Amongst the political obstacles between Ed Miliband and No. 10 Downing Street are a closely entwined pair related to deficits: how much control over him is wielded by the trade union bosses* and does he have a credible alternative to the government’s economic policies?
Labour has often been very coy about quite what it would cut and how much it would cut. Ed Miliband’s speech at the anti-austerity protest march today did not shed light on matters.
However, rather than that being a problem to him, his political opponents to his left have kindly helped out.
Those who dislike even his vague and tepid comments about some cuts being necessary – and so had decided well in advance of hearing the first words of his speech that they would boo him – have ironically done him a favour.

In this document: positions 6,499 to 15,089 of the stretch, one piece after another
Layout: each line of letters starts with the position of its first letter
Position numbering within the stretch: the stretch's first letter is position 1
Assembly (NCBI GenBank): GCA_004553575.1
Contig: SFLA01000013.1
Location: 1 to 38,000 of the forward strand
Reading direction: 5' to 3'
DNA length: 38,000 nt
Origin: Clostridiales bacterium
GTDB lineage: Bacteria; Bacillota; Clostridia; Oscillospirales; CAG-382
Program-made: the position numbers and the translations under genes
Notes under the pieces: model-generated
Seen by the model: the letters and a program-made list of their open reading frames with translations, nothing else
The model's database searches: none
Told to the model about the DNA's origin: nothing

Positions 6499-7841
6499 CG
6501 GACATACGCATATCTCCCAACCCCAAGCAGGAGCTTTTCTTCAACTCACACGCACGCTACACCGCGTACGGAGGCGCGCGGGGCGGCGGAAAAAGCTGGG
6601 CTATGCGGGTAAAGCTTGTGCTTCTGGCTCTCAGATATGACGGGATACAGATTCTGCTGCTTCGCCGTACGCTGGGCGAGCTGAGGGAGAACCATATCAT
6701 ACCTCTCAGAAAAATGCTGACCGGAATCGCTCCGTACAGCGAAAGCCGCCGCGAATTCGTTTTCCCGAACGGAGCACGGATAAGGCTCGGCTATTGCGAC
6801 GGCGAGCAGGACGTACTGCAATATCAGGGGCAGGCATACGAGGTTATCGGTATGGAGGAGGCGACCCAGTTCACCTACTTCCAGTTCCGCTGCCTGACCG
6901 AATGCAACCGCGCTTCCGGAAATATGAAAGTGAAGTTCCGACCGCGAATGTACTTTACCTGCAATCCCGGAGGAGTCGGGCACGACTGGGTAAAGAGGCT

After all, what a handy way to look like someone who is willing to take tough financial choices by being up on stage, booed for having dared say you wouldn’t oppose all cuts. How generous of his left-wing critics to help out in this.
* I pick the word advisedly, because as with other organisations and even firms, those in charge at the top do not always represent the views and attitudes of those elsewhere through the organisation. The executive committees of trade unions, for example, contain far more people who voted Labour in 2010 than they would if they reflected the voting patterns of their own union members. Moreover, the decisions on how much to donate to Labour, when and with what strings attached are not made by the membership at large of trade unions.